The classic investing strategy of picking stocks with cheap book valuation, embraced by the legendary Warren Buffet and created by Benjamin Graham in the Great Depression, has become increasingly irrelevant thanks to central banks and technology, according to Alliance Bernstein, among others. This shortfall has spanned market capitalization and geography, engulfing small to large companies throughout developed and emerging markets around the globe. While there are no apparent signals to indicate if or when the relative performance trend may reverse, investors should be aware that such reversals often happen very abruptly and tend to act extreme. It’s difficult to accurately time a reversal, but relative valuation is often the reactant, and in some sectors, we are getting close to such extremes.
Moreover, to the extent there is higher inflation and a rising interest rate environment, some commodity companies could become relatively more attractive, for the first time in a long while. Over very long periods of time, value stocks historically have outperformed growth stock, but the relative performance tends to be somewhat cyclical, raising the question of the timing of a reversal. Concerning growth investing, the growth style’s dominance since the global financial crisis a decade ago has been particularly propelled by a narrow group of technology titans, the so-called FAANG stocks (Facebook, Apple, Amazon, Netflix and Alphabet’s Google). For many big tech companies, profit margins and cash flows are at, or near, all-time highs, so their relative valuations don’t appear to be extreme, particularly after the recent downturn in their stock prices, and if you look at relative valuation based on sales, the valuation would be considered below average.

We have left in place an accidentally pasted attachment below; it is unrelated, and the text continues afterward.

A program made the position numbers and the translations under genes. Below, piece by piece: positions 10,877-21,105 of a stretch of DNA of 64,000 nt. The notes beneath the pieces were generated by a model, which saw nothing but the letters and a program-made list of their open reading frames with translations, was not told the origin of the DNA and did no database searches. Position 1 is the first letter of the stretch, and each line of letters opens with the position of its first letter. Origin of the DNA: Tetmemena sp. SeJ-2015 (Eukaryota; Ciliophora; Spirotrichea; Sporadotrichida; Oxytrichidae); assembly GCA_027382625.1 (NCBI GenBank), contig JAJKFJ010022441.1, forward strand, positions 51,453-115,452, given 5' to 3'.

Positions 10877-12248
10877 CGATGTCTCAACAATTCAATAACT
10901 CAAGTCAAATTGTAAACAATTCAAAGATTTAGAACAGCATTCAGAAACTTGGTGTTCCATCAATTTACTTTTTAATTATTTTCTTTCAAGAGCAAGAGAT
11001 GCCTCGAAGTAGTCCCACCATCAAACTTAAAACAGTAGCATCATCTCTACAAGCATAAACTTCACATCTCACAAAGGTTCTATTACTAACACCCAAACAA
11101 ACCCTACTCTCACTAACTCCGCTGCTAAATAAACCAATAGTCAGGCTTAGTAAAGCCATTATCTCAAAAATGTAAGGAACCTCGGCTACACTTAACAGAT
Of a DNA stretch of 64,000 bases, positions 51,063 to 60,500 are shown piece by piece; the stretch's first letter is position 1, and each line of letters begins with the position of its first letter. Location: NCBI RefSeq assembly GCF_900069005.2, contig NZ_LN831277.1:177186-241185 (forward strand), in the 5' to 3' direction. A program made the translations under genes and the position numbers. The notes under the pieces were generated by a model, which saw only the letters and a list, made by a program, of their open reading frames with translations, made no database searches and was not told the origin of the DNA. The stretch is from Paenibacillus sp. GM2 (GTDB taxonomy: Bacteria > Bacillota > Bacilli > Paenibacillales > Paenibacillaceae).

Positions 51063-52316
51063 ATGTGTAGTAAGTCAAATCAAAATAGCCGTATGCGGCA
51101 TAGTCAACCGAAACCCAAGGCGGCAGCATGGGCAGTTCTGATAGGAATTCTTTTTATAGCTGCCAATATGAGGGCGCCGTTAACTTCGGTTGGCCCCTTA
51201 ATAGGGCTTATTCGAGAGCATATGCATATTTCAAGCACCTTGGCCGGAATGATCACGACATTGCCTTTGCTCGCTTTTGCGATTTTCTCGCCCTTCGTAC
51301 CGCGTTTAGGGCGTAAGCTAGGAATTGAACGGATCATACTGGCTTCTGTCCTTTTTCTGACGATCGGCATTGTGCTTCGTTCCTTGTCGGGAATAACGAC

We should note that we are in uncharted territory in terms of how these huge tech companies and other high-growth companies will perform in a changing economic environment, Google and Facebook, for example, are very ad-centric, and there are no pervious cycles where such dominant companies had to adapt to a more sluggish economy that could undermine ad revenues. This would state the case for the revival of value investing in the future, since other industries have been operating for more than a hundred years and have shown to adapt well when the economy changed course.
The long period of low interest rates is another cause for the increased attractiveness of longer duration assets, i.e. growth investing, according to Inigo Fraser-Jenkins, Bernstein’s head of European quantitative strategy. The Federal Reserve started its quantitative easing program to salvage the economy from the 2008 recession, but at the same time, an easier monetary policy lifted valuations across the board, leaving a smaller premium on cheap stocks, hence the long stretch of underperformance of value names. Take iShares S&P 500 Value ETF for example, an exchange traded fund that tracks the undervalued stocks in the S&P 500. It has been consistently lagging the market in the last five years.
In short, the definition of value investing in today’s robust economy still means remaining patient and investing for the long-term. When the market resets itself or makes an untimely dip, solid companies can suffer stock declines and long-term investors can earn excellent value. Currently growth investing is the dominant strategy, however, a hundred years’ worth of data says value investing works, and one cycle, however odd or peculiar, doesn’t change that.
Written by Sebastian Cornielje